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6.829 BGP Recitation. Rob Beverly <[email protected]> September 29, 2006. Addressing and Assignment. Area-Routing. Review… Why does Internet Scale? Hierarchical Addressing How are addresses assigned? Classfull Addressing: e.g. class A -> first bit 0, 7 bits network, 24 bits host

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6.829 BGP Recitation

Rob Beverly <[email protected]>

September 29, 2006


Addressing and Assignment


Area-Routing

  • Review…

  • Why does Internet Scale?

    • Hierarchical Addressing

  • How are addresses assigned?

  • Classfull Addressing:

    • e.g. class A -> first bit 0, 7 bits network, 24 bits host

    • What’s wrong with classes?

  • Classless Interdomain Routing (CIDR)


CIDR

  • Stop-gap measure to prevent:

    • Address depletion

    • Route table growth

  • Arbitrary network boundaries (not byte)

  • Allows for proper sizing (not just 2^{8,16,24})

  • Allows for aggregation

  • Stroke Format: prefix/mask

  • e.g. 18.0.0.0/8


CIDR

  • Example:

    • 198.61.4.0/24 (class C)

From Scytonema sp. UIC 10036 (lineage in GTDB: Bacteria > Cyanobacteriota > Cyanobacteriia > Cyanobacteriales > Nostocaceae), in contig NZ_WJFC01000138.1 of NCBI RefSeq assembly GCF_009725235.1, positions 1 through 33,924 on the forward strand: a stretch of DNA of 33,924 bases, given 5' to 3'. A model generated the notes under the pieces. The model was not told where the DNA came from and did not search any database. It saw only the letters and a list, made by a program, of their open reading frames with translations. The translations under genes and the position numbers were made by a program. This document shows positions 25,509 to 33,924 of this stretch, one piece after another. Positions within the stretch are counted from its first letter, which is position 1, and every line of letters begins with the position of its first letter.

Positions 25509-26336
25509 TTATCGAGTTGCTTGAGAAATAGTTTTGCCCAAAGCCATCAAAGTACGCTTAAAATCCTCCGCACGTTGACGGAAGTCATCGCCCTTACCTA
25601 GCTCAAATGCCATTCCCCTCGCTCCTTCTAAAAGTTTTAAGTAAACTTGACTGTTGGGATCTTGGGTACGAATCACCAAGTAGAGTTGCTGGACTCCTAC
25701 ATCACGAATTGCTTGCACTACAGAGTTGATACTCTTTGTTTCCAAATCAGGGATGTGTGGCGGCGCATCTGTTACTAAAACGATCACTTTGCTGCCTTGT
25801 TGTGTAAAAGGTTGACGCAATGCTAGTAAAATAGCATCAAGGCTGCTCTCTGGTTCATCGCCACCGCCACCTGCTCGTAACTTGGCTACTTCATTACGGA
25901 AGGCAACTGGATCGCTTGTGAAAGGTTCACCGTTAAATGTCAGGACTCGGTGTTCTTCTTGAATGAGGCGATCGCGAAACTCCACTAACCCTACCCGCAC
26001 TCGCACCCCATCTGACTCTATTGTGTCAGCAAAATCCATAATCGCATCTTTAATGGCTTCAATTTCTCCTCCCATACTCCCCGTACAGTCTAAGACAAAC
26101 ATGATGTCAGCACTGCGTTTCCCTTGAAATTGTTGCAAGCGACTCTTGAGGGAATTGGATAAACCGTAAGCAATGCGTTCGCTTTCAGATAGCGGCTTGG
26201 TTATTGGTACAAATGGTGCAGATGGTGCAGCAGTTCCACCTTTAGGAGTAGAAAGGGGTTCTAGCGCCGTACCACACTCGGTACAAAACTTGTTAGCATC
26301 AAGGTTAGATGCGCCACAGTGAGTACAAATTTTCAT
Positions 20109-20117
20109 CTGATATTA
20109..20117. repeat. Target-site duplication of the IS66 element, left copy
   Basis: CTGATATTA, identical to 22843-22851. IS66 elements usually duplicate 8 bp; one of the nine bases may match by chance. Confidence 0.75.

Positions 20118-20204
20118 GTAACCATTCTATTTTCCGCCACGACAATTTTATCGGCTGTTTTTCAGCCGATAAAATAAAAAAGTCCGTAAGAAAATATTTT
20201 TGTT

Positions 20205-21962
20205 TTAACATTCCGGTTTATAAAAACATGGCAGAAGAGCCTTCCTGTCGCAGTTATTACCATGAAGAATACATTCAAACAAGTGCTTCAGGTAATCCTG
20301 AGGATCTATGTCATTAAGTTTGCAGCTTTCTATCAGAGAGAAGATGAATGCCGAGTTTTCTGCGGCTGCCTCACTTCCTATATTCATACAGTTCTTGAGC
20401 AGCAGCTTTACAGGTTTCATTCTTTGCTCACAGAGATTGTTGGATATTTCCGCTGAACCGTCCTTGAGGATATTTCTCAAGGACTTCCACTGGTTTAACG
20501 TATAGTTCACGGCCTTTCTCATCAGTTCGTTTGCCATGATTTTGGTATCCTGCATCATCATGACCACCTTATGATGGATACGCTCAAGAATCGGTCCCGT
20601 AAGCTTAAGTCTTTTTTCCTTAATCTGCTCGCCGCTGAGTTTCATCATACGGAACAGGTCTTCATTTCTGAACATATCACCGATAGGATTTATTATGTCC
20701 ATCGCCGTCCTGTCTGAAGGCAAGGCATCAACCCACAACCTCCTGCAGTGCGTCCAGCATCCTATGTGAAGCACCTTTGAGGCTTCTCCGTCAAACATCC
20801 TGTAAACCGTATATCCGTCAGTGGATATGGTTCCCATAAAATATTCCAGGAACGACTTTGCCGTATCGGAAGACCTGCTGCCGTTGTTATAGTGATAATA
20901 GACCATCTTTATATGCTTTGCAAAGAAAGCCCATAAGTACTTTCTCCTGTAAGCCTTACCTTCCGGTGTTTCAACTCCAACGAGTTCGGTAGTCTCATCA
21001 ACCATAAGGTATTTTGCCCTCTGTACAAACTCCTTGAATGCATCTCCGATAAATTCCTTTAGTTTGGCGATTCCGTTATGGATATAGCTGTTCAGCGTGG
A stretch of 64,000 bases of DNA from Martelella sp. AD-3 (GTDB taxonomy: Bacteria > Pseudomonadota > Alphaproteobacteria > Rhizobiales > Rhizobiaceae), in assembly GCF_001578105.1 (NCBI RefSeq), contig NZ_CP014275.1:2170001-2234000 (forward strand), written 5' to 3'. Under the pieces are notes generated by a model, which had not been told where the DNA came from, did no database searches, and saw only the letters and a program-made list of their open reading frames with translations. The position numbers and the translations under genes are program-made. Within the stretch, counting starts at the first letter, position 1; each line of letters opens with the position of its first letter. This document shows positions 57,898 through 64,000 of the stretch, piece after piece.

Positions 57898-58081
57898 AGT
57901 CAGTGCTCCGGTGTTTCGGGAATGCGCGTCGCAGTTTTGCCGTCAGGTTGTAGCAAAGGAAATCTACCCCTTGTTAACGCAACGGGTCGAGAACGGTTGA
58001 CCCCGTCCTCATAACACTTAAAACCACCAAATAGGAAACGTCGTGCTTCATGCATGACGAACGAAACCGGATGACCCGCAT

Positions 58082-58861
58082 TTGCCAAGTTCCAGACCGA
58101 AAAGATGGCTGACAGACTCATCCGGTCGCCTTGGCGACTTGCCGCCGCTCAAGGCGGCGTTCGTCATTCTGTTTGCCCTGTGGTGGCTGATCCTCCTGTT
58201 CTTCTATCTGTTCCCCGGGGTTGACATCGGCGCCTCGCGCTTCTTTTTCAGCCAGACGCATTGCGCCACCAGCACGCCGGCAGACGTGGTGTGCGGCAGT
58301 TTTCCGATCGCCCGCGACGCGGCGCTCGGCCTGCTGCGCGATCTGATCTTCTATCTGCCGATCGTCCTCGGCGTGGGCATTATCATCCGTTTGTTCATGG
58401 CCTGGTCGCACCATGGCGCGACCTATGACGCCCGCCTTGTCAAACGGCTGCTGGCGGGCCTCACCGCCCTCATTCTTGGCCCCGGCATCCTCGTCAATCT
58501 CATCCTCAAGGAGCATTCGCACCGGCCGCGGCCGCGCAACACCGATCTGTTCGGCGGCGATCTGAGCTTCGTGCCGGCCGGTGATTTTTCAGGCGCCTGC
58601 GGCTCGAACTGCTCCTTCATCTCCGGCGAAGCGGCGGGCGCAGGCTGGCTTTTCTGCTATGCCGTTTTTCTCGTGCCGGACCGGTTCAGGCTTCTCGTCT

• 198.61.5.0/24 (class C)

    • Aggregate as: 198.61.4.0/23

  • What about:

    • 198.61.3.0/24 (class C)

    • 198.61.4.0/24 (class C)

    • Can this be aggregated as: 198.61.3.0/23? No!

    • 3 = (binary) 00000011

    • 4 = (binary) 00000100

    • Differ in first 7 bits, so cannot aggregate


Routing Nomenclature

  • We use lots of acronyms, keep them straight:

    • IGP: interior gateway protocol,

      • e.g. OSPF, ISIS, RIP

      • Optimized for: Shortest Path, loop-free

    • EGP: exterior gateway protocol,

      • e.g. BGP

      • Optimized for: scalability, policy

    • BGP types:

      • iBGP: internal BGP

      • eBGP: external BGP

  • iBGP != IGP


Brief Tangent: AS & IP Assignment

  • Useful information for pset and debugging

  • Who assigns IP addresses?

    • ARIN to regional registries (RIRs) who subdelegate

    • Lookup: athena$ whois –h whois.arin.net 18.26.0.25

  • Who assigns AS numbers?

    • ARIN

    • Range? 2^16

    • Lookup: athena$ whois –h whois.arin.net “AS3”

  • Who maintains IP->AS (or AS->IP) mapping?

    • Not centralized

    • Lookup: routing table


BGP Policy


BGP

  • Autonomous System Numbers (ASNs)

  • Routing preference:

    • Customers: advertise all routes to customers, import their routes

    • Peers: advertise my customers to my peers, import their routes

    • Providers: advertise my customers, import their routes


BGP Policy

  • Motivation for peering rules